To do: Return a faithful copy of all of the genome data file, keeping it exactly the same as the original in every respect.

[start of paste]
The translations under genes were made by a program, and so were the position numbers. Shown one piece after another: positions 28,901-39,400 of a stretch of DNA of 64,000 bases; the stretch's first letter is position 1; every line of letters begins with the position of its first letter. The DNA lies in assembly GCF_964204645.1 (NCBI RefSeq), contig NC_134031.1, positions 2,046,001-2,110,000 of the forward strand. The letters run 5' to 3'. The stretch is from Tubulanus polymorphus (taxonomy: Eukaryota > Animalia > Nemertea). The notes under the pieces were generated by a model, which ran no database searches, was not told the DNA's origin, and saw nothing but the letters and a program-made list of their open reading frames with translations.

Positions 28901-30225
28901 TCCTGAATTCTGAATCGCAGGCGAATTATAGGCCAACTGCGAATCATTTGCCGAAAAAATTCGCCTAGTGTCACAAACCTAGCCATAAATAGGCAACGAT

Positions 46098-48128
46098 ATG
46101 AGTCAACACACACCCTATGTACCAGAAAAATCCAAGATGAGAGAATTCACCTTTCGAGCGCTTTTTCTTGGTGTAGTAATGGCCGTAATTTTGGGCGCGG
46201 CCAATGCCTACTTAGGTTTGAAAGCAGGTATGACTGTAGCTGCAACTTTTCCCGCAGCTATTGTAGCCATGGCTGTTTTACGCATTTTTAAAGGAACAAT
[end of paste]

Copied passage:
The translations under genes were made by a program, and so were the position numbers. Shown one piece after another: positions 28,901-39,400 of a stretch of DNA of 64,000 bases; the stretch's first letter is position 1; every line of letters begins with the position of its first letter. The DNA lies in assembly GCF_964204645.1 (NCBI RefSeq), contig NC_134031.1, positions 2,046,001-2,110,000 of the forward strand. The letters run 5' to 3'. The stretch is from Tubulanus polymorphus (taxonomy: Eukaryota > Animalia > Nemertea). The notes under the pieces were generated by a model, which ran no database searches, was not told the DNA's origin, and saw nothing but the letters and a program-made list of their open reading frames with translations.

Positions 28901-30225
28901 TCCTGAATTCTGAATCGCAGGCGAATTATAGGCCAACTGCGAATCATTTGCCGAAAAAATTCGCCTAGTGTCACAAACCTAGCCATAAATAGGCAACGAT

Positions 46098-48128
46098 ATG
46101 AGTCAACACACACCCTATGTACCAGAAAAATCCAAGATGAGAGAATTCACCTTTCGAGCGCTTTTTCTTGGTGTAGTAATGGCCGTAATTTTGGGCGCGG
46201 CCAATGCCTACTTAGGTTTGAAAGCAGGTATGACTGTAGCTGCAACTTTTCCCGCAGCTATTGTAGCCATGGCTGTTTTACGCATTTTTAAAGGAACAAT